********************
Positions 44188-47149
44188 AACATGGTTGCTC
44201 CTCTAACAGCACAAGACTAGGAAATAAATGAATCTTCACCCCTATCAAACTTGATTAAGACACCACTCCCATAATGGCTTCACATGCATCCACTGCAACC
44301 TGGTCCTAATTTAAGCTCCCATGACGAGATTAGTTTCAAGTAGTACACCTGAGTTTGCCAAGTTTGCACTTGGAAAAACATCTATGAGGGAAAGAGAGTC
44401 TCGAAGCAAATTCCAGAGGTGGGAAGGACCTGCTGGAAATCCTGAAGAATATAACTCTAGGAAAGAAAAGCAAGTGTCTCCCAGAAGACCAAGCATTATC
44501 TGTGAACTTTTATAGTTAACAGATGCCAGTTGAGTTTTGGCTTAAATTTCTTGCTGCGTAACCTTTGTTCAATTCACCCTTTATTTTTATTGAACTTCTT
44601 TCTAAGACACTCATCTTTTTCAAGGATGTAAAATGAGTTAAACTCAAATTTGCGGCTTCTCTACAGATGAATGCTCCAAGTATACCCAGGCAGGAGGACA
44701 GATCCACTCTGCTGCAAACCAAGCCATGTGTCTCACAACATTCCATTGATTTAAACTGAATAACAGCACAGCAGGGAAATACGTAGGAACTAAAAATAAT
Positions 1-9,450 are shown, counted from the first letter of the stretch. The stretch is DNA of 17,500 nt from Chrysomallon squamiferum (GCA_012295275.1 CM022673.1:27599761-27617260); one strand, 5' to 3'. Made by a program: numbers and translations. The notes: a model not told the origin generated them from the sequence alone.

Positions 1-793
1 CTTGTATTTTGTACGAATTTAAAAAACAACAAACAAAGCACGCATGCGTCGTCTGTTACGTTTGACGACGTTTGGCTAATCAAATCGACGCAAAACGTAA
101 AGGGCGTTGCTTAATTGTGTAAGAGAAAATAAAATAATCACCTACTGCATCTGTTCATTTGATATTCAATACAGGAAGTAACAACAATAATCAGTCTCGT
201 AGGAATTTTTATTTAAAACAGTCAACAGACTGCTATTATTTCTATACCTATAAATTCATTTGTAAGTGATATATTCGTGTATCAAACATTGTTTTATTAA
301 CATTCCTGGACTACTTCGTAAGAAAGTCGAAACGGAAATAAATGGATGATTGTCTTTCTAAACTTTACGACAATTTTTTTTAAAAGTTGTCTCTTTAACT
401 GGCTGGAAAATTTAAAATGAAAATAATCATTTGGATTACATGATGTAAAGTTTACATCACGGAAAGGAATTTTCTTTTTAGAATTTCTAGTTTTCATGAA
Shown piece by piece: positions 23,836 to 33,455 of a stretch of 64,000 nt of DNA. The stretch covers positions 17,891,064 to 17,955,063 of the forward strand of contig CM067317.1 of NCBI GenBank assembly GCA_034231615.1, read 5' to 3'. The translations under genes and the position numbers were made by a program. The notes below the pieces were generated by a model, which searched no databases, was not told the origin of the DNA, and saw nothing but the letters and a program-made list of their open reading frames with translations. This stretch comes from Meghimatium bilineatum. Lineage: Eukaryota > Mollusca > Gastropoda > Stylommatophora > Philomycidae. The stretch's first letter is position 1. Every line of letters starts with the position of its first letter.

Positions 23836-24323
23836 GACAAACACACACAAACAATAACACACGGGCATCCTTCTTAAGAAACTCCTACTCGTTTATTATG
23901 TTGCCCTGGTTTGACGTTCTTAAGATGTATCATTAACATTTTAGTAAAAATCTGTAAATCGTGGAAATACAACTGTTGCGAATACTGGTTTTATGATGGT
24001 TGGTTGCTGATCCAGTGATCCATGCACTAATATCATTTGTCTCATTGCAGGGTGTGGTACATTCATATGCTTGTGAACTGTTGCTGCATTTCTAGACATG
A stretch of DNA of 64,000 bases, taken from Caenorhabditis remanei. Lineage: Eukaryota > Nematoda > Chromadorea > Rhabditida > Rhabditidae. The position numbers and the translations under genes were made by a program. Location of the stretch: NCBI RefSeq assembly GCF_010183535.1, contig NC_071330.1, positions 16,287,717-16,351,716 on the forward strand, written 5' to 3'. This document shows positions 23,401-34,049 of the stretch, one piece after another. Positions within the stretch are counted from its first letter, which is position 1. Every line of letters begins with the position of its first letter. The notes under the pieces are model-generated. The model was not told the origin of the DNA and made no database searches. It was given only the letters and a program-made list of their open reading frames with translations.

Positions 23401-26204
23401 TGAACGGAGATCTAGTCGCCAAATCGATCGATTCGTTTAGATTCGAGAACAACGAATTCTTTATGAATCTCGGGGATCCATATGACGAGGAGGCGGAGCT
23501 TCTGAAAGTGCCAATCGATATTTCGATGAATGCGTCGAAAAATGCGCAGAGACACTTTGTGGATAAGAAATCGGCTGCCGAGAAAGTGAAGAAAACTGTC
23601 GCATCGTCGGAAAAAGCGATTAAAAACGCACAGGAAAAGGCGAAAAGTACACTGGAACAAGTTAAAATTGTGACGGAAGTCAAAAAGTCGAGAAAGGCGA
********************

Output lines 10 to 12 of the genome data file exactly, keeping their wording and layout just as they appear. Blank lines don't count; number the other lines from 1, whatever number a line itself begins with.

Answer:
Positions 1-793
1 CTTGTATTTTGTACGAATTTAAAAAACAACAAACAAAGCACGCATGCGTCGTCTGTTACGTTTGACGACGTTTGGCTAATCAAATCGACGCAAAACGTAA
101 AGGGCGTTGCTTAATTGTGTAAGAGAAAATAAAATAATCACCTACTGCATCTGTTCATTTGATATTCAATACAGGAAGTAACAACAATAATCAGTCTCGT